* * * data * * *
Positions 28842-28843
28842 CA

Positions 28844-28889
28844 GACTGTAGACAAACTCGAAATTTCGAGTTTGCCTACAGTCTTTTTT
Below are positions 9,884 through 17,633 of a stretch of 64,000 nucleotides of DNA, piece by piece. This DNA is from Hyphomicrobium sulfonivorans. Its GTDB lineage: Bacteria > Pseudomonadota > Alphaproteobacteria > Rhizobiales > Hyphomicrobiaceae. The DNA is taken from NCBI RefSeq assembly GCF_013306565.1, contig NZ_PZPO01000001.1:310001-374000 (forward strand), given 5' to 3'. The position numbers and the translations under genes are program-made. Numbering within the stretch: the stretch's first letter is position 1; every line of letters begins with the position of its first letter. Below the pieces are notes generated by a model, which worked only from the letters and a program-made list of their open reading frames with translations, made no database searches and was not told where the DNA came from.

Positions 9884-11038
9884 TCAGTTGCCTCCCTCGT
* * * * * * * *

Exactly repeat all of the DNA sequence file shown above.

Positions 28842-28843
28842 CA

Positions 28844-28889
28844 GACTGTAGACAAACTCGAAATTTCGAGTTTGCCTACAGTCTTTTTT
Below are positions 9,884 through 17,633 of a stretch of 64,000 nucleotides of DNA, piece by piece. This DNA is from Hyphomicrobium sulfonivorans. Its GTDB lineage: Bacteria > Pseudomonadota > Alphaproteobacteria > Rhizobiales > Hyphomicrobiaceae. The DNA is taken from NCBI RefSeq assembly GCF_013306565.1, contig NZ_PZPO01000001.1:310001-374000 (forward strand), given 5' to 3'. The position numbers and the translations under genes are program-made. Numbering within the stretch: the stretch's first letter is position 1; every line of letters begins with the position of its first letter. Below the pieces are notes generated by a model, which worked only from the letters and a program-made list of their open reading frames with translations, made no database searches and was not told where the DNA came from.

Positions 9884-11038
9884 TCAGTTGCCTCCCTCGT